Therefore, the field distribution should be scanned near the measuring
position *r*_{30} along the distance *r* to ensure that the maximum
field strength *F*_{max} is measured. Here, the distance between
the WT tower and the position of the local field maximum *r*_{LM}
has to be determined as well. Using both the measured maximum field strength
*F*_{max} and the corresponding distance *r*_{LM}, the
field strength *F*_{30} at the normative required distance
*r*_{30}=30 m can be calculated using 1∕*r* dependence
of the field distribution

Finally, the calculated field strength can be compared with the given limits.

This work describes the contribution of distance errors to the measurement
uncertainty during in situ tests of electromagnetic emissions of wind
turbines (WTs). In order to investigate the far field region, a simple model
of a WT is set up and numerically analysed. The simulation results show that
at the normative required distance of *r*=30 m and in the frequency range
from 150 kHz to 1 GHz far field conditions cannot be expected.

Therefore, the field distribution near a WT is calculated. It can be shown
that at those frequencies, where the WT model is an electrical small
radiator, the field distribution shows a monotonically decreasing dependence
on the distance *r*. For this case, the resulting measurement uncertainty of
the field strength is smaller than ±1 dB. For those frequencies, at
which the WT behaves like an electrical large radiator, the resulting field
distribution can be described with standing waves, i.e. local minima and
maxima occur. For this case, the resulting measurement uncertainty
increases.

In order to reduce the measurement uncertainty at electrical large
radiators, the dependence of the field distribution from the frequency and
the tower height is investigated. It is shown that the distance between two
maxima of the field distribution decreases with increasing frequency. The
location of a local maximum also depends on the tower height. However, the
simulation results show that the levels of the local maxima decrease with
distance *r* according to 1∕*r*. Using this fact, a simple method to reduce
the measurement uncertainty is given. For this purpose, the field strength
has to be scanned near the measuring position along the distance *r* till a
local maximum is found. Finally, the measured maximum field strength must be
calculated for the given normative measuring distance.

Using the presented results, the measurement uncertainty of in situ tests of radiated electromagnetic emissions from WTs can be described. With the knowledge of this uncertainty a serial release of WTs is possible. The assessment of WTs becomes more time and cost effective.

The data are available from the corresponding author upon request.

All authors contributed to the design and implementation of the research, the analysis of the results and the writing of the manuscript.

The authors declare that they have no conflict of interest.

This article is part of the special issue “Kleinheubacher Berichte 2018”. It is a result of the Kleinheubacher Tagung 2018, Miltenberg, Germany, 24–26 September 2018.

The publication of this article was funded by the open-access fund of Leibniz Universität Hannover.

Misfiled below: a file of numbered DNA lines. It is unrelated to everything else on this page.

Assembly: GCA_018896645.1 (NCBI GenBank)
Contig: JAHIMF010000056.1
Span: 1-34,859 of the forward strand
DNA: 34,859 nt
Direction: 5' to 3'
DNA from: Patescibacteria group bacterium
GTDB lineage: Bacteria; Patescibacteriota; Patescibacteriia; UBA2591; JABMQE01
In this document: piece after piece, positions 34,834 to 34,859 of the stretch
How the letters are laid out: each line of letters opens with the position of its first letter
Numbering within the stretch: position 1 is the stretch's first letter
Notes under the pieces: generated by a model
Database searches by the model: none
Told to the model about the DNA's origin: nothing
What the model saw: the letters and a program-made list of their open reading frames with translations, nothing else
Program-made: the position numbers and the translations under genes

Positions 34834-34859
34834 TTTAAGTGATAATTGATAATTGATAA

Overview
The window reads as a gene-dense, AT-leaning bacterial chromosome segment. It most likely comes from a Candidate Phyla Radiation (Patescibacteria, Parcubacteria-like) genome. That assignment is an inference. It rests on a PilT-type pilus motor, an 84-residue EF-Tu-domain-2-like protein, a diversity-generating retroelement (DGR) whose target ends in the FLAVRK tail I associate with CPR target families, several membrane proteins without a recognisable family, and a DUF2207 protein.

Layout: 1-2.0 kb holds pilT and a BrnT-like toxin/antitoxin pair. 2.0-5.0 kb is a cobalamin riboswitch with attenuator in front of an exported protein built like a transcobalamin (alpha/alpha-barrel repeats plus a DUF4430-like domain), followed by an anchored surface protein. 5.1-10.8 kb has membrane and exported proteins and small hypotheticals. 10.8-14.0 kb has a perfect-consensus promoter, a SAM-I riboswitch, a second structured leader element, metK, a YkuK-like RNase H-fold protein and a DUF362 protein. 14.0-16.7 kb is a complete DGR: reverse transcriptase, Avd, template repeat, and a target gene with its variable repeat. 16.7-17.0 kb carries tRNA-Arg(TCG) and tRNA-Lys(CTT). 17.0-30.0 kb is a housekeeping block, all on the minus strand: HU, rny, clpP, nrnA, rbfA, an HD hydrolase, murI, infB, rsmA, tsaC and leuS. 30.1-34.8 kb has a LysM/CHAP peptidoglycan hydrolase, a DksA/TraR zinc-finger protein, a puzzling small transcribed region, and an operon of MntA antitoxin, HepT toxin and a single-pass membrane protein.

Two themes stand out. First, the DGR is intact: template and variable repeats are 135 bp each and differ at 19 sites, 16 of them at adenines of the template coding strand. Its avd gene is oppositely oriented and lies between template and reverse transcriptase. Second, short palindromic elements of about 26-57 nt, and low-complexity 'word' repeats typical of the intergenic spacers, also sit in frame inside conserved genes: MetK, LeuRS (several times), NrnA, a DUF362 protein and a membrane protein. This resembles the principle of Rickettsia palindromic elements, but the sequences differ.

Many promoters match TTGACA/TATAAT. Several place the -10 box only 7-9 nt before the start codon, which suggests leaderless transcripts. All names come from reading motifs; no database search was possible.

This paper was edited by Thorsten Schrader and reviewed by two anonymous referees.

Altair Engineering GmbH: Altair FEKO, Calwer Straße 7, 71034 Böblingen, Germany, available at: http://www.feko.info, http://www.altair.com (last access: 8 July 2019), 2015.

Balanis, C. A.: Antenna Theory, 3rd Edition, John Wiley & Sons, New Jersey, USA, 2005.

CISPR 11: Industrial, scientific and medical equipment – Radiofrequency disturbance characteristics, Limits and methods of measurement, International Electrotechnical Commission, 2015.

FGW/TR 9: Technical Guidelines for Wind Turbines (FGW Guideline) Part 9:2016, Rev. 1, Determination of High Frequency Emissions from Renewable Power Generating Units, FGW e.V. – Fördergesellschaft Windenergie und andere Dezentrale Energien, 2016.

GUM: JCGM 100: Evaluation of measurement data, Guide to the expression of uncertainty in measurement, 2008.

Gustrau, F.: Hochfrequenztechnik: Grundlagen der mobilen Kommunikationstechnik, 2nd edn., Fachbuchverlag Leipzig, München, Germany, 2013.

Kark, K. W.: Antennen und Strahlungsfelder, 6th Edition, Springer Vieweg, Wiesbaden, Germany, 2017.

Koj, S.: Messunsicherheit bei in situ Tests der elektromagnetischen Verträglichkeit von Windkraftanlagen, sierke Verlag, Göttingen, Germany, 2019.

Koj, S., Hoffmann, A., and Garbe, H.: Measurement Uncertainty of Radiated Electromagnetic Emissions in In Situ Tests of Wind Energy Conversion Systems, Adv. Radio Sci., 16, 13–22, https://doi.org/10.5194/ars-16-13-2018, 2018.

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- Abstract
- Introduction and motivation
- Consideration of the far field region
- Field distribution around a wind turbine and uncertainty contribution
- Method to minimize the uncertainty contribution
- Conclusion
- Data availability
- Author contributions
- Competing interests
- Special issue statement
- Financial support
- Review statement
- References

- Abstract
- Introduction and motivation
- Consideration of the far field region
- Field distribution around a wind turbine and uncertainty contribution
- Method to minimize the uncertainty contribution
- Conclusion
- Data availability
- Author contributions
- Competing interests
- Special issue statement
- Financial support
- Review statement
- References